Kodomo no Hi / Children's Day

Since Antiquity, on May 5 is celebrated in Japan as the day of the Kodomo no Hi o Children's Day. It was originally called Tango no Sekku either Shobu no Sekku and also known as Fiesta de las Banderas. It is about a national holiday to celebrate the happiness of all children and to express gratitude to mothers.

The Children's Day is dedicated exclusively to boys, while there is another holiday dedicated to girls on March 3 called Hinamatsuri. Kodomo no Hi Y Hinamatsuri are two of the five Japanese seasonal festivals known as "Gosekku". They are also Oshōgatsu (January 1), Tanabata (July 7) and Kiku Matsuri (September 9).

The Kodomo no Hi has as its emblem koi. Y tradition dictates that families hoist flags in the form of Japanese carp known as koinobori.

Kites are seen on banners all over Japan on Children's Day. koinobori of different colors and sizes: the flag largest black carp (magician) that goes on top represents the father, followed by another red tent (higoi) What is it Mother. Therefore, it hangs one for each male child with colors and positions indicating his age

The idea is to represent the energy and strength the tents have to fight against the currents and the determination they have to overcome obstacles.

The ritual of raising the flags koi nobori in the Kodomo no Hi is a form of prayer for children to find success in life.

In addition to putting up tents to swim against the wind, other equally interesting rituals are performed on Children's Day. As this is not the central theme of this post, I leave below a link to another Web who tells more about this beautiful holiday:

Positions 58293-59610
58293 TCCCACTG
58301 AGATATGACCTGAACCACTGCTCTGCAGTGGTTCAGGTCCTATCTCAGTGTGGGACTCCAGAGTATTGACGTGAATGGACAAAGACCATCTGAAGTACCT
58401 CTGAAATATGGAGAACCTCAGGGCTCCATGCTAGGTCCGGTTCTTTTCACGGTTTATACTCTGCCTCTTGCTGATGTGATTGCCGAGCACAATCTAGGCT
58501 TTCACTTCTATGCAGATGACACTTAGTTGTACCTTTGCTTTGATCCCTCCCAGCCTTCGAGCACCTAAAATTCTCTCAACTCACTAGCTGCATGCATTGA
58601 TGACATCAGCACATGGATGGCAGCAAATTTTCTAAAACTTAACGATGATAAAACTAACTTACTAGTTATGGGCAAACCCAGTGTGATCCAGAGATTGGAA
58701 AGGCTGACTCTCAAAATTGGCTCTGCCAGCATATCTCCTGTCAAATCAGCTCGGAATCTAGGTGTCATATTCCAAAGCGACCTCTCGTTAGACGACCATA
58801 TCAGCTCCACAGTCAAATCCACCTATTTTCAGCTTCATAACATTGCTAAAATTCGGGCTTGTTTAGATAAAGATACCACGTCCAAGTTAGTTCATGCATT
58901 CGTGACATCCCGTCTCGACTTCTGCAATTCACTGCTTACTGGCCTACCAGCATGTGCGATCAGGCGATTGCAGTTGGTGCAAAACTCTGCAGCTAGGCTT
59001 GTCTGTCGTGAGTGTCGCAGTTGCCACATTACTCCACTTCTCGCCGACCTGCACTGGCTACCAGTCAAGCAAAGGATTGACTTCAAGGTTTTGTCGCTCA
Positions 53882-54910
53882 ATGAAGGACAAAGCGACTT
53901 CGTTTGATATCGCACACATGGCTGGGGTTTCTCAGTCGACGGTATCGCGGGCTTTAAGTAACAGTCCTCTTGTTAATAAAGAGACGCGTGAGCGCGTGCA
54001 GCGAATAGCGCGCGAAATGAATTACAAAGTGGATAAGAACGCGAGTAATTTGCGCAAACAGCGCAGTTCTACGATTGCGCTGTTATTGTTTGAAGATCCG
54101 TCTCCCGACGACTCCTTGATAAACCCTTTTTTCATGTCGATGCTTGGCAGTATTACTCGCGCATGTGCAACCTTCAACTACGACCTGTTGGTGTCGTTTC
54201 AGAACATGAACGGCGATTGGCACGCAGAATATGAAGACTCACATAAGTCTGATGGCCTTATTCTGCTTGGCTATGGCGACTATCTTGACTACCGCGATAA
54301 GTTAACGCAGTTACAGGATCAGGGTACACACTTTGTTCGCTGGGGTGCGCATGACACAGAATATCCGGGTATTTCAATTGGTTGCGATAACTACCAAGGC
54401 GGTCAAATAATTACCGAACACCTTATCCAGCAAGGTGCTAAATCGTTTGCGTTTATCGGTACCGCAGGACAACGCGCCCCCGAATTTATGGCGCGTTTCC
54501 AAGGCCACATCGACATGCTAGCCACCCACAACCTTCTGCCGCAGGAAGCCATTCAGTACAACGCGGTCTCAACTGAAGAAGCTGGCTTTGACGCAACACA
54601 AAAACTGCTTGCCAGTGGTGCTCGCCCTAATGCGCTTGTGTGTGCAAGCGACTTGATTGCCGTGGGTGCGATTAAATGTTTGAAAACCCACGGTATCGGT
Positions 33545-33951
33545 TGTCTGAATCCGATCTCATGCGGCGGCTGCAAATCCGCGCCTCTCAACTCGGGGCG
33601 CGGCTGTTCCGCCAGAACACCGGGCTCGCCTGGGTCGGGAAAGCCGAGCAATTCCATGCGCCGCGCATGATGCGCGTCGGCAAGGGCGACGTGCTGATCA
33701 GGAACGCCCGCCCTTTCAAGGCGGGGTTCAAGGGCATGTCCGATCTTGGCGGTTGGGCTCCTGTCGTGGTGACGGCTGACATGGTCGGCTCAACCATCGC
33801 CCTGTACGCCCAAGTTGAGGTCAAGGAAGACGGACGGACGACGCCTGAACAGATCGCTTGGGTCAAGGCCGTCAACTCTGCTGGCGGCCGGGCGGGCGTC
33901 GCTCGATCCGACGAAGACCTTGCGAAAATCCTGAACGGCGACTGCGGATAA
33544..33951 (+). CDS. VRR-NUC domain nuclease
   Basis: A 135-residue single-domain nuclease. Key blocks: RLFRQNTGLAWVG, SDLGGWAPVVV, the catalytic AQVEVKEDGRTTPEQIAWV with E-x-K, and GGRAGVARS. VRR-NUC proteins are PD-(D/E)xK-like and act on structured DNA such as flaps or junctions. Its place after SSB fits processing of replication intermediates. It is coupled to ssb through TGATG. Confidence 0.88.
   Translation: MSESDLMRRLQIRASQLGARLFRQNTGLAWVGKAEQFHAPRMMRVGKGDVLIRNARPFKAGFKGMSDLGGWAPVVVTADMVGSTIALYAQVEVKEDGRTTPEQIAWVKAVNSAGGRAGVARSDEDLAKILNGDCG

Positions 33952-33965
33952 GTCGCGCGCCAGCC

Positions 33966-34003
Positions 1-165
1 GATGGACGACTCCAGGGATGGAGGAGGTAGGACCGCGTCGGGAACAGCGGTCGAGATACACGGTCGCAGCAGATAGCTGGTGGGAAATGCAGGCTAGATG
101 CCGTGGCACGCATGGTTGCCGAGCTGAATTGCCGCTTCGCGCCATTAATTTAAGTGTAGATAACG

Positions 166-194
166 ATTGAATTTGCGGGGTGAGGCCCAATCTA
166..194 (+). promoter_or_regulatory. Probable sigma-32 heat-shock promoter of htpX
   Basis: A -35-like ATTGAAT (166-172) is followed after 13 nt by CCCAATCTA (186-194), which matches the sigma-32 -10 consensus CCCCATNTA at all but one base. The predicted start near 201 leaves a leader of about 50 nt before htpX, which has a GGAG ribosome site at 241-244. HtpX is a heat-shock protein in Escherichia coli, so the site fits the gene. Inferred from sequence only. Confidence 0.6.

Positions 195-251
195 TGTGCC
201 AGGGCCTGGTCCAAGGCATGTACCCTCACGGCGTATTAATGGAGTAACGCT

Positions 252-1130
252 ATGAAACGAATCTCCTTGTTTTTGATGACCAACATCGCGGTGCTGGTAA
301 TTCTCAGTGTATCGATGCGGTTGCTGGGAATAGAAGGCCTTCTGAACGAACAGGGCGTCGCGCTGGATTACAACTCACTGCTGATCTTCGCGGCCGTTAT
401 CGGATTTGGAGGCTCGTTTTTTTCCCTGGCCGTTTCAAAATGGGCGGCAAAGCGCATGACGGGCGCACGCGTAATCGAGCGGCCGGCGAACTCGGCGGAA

Characteristics of the tents koi

Caracteristicas de las carpas koi 1 Koi - Koi
Japanese landscape with ornamental carp pond nishikigoi

The physical appearance of the fish koi

The fish koi is a lineage of domestic and ornamental carp with a great capacity to adapt to all types of environments.

Tolerates a wide range of water conditionsIt can live in fresh or brackish water, with more or less oxygen, temperate or cold. In other words, it can live in fresh or brackish water, with more or less oxygen, at warm or cold temperatures.

The tents koi are so resistant that they are present on all continents with the exception of Antarctica.

They usually have from 60 to 90cm and about 9 kilosalthough the largest specimens can reach up to 120 cm and 40 kilos. They manage to live between 20 and 50 yearsalthough there are records of Japanese carp that have been much longer-lived.

Carp koi is related to the goldfish (Carassius auratus, kingyo either goldfish). clearly there is a great physical resemblanceeven though they are easily differentiated by their sizes in the adult phase, since the koi is much larger. However, even when the koi are small, they can be differentiated from goldfish by their pronounced whiskers.

The temperament of the fish koi

Fish koi are docile and socialThey like the presence of other beings.

Usually are bred in pondsThey are very large for aquariums. They may share space with other Cyprinids, such as some varieties of goldfish, and there is a chance that they will mate with these, given the right conditions. Most commonly, they share space with other Japanese tents..

So meek are the tents Koi that sometimes protrude from the water to collect food from people's hands in public parks, zoos or private gardens.

Thanks to the sympathy of the koiIt is possible that these fish are part of the happy childhood memories of many of us.

Koi in Japanese tattoo

Meaning of the fish tattoo koi